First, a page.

Immune deficiency (of the type caused by HIV) is not a common predisposing factor for C. dificile.  Like many infections that started out as primarily hospital based -- e.g. methicillin resistant Staph aureus (MRSA) -- C dif is increasingly common in non-hospitalized patients.  Follow-up with your doctor about the intestinal infection, but stop worrying about HIV.  It simply is not an issue for you.
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Avatar universal
I have been traveling, but read your replies before I left.  I know you get a million questions, so I hope this one post doesn't clutter your inbox more than it already is.  I just wanted to say "thanks!"

I am on day 4 of Flagyl for the C-diff -- I really don't know how I contracted it, or why it took my sytem down so hard with the diareah starting shortly after my low/no risk exposure 4 months ago -- probably just coincidence.  Also got diagnosed with low-testosterone (I'm 50), and that is a bit early too.  

No reply needed -- unless you feel like typing -- just wanted to say "thanks again" for a great service and your incredible helpfulness.  If I need more advice (HIV/STDs), I hope you don't mind me coming here to ask.  I still don't know how you get to all these questions, and how much time you must add to your day to write such detailed/specific replies.
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239123 tn?1267647614
MEDICAL PROFESSIONAL
Thanks for the thanks.
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Avatar universal
I almost feel sorry to ask one more question, but I promise that -- as you often say -- "this will end this thread" after your reply as I don't want to go down the path of anxiety-ridden stupidity.  But, here's the whole story:

I'll cut to the chase, so you don't have to read a lot:

1) Two instances of masturbation with other men.  Both were promiscuous guys and both were admittedly bottoms.  The first reached over and tried to masturbate me in a steamroom (I stopped him, but he may have had preseminal fluid on his hand, and I am NOT circumsized, leaving a large target for HIV).  The second was a male massage therapist who obviously wanted to give more than I bargained for and put his erect penis in my hand, rubbed it there, and then ejaculated getting a few drops of semen on me.  He tried to masturbate me too, but through the sheet covering me.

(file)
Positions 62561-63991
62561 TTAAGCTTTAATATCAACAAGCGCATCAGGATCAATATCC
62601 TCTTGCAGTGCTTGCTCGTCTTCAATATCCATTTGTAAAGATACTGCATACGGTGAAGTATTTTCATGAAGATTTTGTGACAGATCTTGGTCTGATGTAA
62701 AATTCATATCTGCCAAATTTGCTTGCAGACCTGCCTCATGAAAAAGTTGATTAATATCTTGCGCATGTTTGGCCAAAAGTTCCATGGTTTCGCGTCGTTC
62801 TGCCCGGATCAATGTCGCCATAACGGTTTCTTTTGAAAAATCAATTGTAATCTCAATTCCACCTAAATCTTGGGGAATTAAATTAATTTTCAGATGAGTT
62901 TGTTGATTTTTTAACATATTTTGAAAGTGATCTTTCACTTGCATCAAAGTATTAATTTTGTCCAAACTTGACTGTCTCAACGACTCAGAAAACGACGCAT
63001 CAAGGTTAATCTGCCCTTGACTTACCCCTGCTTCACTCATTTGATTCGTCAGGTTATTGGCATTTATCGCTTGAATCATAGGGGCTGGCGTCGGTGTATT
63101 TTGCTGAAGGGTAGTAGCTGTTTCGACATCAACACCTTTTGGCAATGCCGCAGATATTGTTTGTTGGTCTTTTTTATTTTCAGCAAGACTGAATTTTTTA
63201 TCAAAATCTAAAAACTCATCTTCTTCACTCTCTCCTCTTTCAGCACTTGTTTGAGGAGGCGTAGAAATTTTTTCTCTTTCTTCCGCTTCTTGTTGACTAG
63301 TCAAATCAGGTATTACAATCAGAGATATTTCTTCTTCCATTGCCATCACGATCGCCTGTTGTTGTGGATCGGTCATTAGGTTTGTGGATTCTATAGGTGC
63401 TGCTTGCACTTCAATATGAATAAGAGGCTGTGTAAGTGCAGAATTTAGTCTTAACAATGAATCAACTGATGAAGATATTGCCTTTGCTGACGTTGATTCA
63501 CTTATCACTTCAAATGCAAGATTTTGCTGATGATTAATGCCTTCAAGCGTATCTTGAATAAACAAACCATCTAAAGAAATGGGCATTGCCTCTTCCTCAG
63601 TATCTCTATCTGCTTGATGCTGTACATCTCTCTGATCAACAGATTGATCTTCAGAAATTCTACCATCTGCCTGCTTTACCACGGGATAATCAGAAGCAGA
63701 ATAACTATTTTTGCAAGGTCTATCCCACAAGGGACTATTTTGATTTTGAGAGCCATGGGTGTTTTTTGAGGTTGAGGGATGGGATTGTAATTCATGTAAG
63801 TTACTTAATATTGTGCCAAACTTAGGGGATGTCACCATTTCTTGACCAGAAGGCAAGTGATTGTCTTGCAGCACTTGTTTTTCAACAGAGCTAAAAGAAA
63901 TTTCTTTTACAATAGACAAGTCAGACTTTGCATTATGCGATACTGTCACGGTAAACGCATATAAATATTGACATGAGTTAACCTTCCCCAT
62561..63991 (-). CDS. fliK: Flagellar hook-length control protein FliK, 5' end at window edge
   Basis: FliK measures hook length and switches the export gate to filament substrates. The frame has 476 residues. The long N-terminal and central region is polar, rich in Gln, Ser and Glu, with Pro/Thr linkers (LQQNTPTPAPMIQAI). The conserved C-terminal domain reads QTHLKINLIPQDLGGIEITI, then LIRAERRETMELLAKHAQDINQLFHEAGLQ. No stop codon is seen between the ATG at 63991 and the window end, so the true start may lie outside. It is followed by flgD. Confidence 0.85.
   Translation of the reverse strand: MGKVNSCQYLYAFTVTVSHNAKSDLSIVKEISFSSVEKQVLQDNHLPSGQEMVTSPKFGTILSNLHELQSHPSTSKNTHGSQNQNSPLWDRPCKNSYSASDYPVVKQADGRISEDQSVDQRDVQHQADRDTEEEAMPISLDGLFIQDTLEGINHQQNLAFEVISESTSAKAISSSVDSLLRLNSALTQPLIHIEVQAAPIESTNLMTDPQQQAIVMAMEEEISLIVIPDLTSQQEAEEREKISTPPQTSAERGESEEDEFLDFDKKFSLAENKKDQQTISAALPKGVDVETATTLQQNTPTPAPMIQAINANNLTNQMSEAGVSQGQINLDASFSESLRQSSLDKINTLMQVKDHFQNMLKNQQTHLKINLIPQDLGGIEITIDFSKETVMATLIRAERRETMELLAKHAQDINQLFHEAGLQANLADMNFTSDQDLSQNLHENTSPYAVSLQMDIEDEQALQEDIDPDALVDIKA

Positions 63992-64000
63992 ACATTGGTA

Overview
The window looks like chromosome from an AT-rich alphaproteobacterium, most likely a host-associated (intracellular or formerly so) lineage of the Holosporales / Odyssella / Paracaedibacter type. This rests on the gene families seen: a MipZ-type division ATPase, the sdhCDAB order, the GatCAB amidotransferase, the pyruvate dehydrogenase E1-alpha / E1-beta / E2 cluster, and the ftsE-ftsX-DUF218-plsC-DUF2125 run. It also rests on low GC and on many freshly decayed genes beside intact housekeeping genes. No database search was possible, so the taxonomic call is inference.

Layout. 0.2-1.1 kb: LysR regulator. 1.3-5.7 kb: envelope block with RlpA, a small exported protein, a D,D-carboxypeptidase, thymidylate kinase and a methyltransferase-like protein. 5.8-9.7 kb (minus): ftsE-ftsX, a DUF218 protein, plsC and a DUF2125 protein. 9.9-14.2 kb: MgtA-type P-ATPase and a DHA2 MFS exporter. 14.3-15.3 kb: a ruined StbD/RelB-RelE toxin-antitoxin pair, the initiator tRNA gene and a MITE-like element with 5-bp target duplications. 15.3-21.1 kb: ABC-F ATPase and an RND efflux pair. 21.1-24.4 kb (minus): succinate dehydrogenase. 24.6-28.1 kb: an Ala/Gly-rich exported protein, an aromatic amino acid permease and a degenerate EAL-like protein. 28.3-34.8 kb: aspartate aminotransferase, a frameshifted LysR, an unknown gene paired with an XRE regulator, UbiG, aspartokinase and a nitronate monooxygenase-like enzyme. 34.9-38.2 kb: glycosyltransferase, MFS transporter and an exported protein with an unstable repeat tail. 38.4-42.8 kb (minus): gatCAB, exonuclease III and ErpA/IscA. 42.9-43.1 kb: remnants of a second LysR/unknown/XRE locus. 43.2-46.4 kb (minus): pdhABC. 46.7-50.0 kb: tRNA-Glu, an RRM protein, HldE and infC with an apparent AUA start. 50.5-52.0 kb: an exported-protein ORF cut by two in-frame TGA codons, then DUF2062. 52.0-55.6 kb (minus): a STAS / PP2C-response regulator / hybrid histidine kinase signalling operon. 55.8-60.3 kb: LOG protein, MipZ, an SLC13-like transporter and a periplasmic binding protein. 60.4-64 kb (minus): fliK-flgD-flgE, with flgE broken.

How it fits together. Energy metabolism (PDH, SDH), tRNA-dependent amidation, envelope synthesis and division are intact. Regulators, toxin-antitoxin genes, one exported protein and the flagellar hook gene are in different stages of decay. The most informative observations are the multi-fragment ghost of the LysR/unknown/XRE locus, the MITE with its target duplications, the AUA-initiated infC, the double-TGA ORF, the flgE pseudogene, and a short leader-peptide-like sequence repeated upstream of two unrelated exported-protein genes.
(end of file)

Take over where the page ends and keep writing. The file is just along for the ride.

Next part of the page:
2) A few weeks after this happened, and after not having slept since the day it happened for more than 3-4 hours a night, I had night sweats, rash in scalp, diarreah, painful muscles, and break-out on face (which being 51 isn't usual, though I do have Rosacea).
3) I was diagnosed with low testosterone at 2 months after this happened.   I read that low testosterone may be caused by HIV.
4) I was diagnosed last week with c-diff, since my diareah has continued for the past 3 months (on and off).  I mentioned that I hadn't taken antibiotics, and wasn't in the hospital.  C-diff can be caught in the public now, but it usually doesn't affect anyone unless their immune system is weakened.

So much for cut to the chase, but...
1) I had several (7) HIV antibody tests between 2 and 18 weeks (all neg).
2) I had a HIV DNA test at 7 weeks (neg).

I've read that some people take up to 6 months -- you say that's an urban myth, but I just need one last reassurance.   With all of this going on, is it possible it could be HIV, or does it have to be something else?  I want to get back into the swing of things sexually at home, but am afraid since I haven't felt well since May.

Again -- last question -- last answer -- this will END this thread and, unless something turns up positive, I won't bother you again.  I really do appreciate your help and expertise.  I'm just going through something odd, and I need your advice on last time.
Helpful - 0
239123 tn?1267647614
MEDICAL PROFESSIONAL
This additional information doesn't change my opinion or advice.  You had exposures that could not have resulted in HIV transmission even if a partner had the virus; andyour test results prove you were not infected.  You should indeed "get back into the swing of things sexually at home", indeed should have done so a long time ago.  Your fears of HIV are truly irrational and I believe professional counseling will help; additional HIV testing will not.  I suggest it from compassion, not criticism.

Experience teaches that allowing anxiety-driven threads like this to continue simply inflames the anxiety, and this is not a substitute for professional care.  If you continue this thread, the entire thread will be immediately deleted.  And please do not be tempted to start a new thread that repeats the same issues/questions.  Call it tough love, but that's the way it is.
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Avatar universal
Sorry, and thanks.  I will seek counselling, and your comment was not taken as a criticism.  Indeed, you seem like a truly compassionate individual.